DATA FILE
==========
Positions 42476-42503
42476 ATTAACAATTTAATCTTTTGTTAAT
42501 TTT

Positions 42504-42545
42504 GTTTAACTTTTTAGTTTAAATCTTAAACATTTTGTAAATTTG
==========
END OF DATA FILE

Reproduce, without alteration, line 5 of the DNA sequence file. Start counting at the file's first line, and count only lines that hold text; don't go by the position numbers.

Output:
42504 GTTTAACTTTTTAGTTTAAATCTTAAACATTTTGTAAATTTG